Operation Sadbhavna wins over the locals
In the cloud of dust raised by the notorious Ladakhi wind ring the cackle of women much before you enter the building, which houses the Adult Literacy Centre run by the army in 14 Corps. Though meant for both men and women, the Centre is flushed with the fairer sex. Giggles one young woman, “My husband does not have time to come here.” The other one says, “My husband can read and write, so he does not need to come.” Clearly, the Centre is a rage among women, each of whom has her own reason to come here. While the elderly come because they want to read their religious texts, others want to learn how to calculate. Mugging up ‘A for Apple’ from a primer, the biggest high for most of them is to write their names in English. In this respect, the Sadbhavana Adult Literacy Centre is like any other such school in any part of the country. The only difference being that this is run by the men in the uniform and not some non-government organization.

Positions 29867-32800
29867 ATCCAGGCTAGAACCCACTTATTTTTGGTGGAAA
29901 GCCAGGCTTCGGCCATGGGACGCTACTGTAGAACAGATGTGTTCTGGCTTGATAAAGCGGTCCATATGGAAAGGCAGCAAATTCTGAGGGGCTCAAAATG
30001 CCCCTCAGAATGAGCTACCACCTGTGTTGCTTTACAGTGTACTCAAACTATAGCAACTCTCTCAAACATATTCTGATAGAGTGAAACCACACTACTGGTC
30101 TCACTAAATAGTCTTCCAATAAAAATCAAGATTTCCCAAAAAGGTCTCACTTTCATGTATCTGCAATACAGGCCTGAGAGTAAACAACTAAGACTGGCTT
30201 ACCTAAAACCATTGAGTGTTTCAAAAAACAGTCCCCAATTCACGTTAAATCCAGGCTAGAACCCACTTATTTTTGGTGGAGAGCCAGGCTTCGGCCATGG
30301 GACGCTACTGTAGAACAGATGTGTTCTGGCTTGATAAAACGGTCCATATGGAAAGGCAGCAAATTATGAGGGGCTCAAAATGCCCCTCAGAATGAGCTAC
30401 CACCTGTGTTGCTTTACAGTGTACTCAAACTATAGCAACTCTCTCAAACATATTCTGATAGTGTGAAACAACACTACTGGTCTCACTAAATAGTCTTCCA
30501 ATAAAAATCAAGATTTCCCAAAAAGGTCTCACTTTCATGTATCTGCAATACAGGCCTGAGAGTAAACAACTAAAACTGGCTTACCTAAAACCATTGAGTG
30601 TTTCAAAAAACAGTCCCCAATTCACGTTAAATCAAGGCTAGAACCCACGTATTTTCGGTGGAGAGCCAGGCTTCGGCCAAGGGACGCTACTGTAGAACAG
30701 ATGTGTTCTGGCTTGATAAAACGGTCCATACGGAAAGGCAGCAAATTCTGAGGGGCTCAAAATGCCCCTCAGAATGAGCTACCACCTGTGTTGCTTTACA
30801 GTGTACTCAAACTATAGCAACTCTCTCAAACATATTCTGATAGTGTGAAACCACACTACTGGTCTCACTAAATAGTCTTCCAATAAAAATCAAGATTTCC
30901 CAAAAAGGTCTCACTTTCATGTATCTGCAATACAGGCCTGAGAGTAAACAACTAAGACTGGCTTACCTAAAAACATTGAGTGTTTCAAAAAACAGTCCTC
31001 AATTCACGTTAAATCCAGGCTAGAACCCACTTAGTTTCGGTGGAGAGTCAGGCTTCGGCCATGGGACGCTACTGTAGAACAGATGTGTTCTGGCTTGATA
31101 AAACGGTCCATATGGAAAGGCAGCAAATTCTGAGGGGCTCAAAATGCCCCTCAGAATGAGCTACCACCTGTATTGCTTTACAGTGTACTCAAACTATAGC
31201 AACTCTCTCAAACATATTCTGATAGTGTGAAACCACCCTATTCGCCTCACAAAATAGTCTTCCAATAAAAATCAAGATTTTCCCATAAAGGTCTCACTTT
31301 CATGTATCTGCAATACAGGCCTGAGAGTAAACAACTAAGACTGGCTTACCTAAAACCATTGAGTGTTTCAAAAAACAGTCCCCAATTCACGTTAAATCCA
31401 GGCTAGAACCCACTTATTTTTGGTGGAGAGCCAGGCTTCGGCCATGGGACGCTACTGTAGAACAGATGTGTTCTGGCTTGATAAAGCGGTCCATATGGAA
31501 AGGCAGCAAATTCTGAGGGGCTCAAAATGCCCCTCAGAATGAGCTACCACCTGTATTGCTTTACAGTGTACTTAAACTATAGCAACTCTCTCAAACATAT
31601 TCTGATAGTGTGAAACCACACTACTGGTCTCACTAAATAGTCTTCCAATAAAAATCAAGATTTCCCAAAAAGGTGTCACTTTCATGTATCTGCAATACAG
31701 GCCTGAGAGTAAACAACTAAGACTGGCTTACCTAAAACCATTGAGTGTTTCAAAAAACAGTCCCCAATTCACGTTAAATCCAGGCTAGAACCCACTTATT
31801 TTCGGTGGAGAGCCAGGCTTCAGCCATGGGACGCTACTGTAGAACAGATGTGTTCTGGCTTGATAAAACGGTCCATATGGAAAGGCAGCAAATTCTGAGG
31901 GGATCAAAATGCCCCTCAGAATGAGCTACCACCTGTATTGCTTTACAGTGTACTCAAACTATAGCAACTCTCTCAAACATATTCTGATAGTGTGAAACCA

Where you go in Ladakh, Sadbhavna is a recurring theme. Though the army runs a similar programme in the Valley as well, in Ladakh it has been an indisputable success. As Lt. Gen. Arvind Sharma says, “Unlike they Valley, militancy is not an issue here. We draw our strength from the locals and the vice versa.” Though the Sadbhavna or the military civic action had been going on for many years, in Ladakh it got an impetus under the command of Lt.Gen. Arjun Ray, who was the second GoC of 14 Corps. Even today, the locals and the officials refer to his efforts with something bordering on awe. “He really put his heart and soul in the project,” says one officer.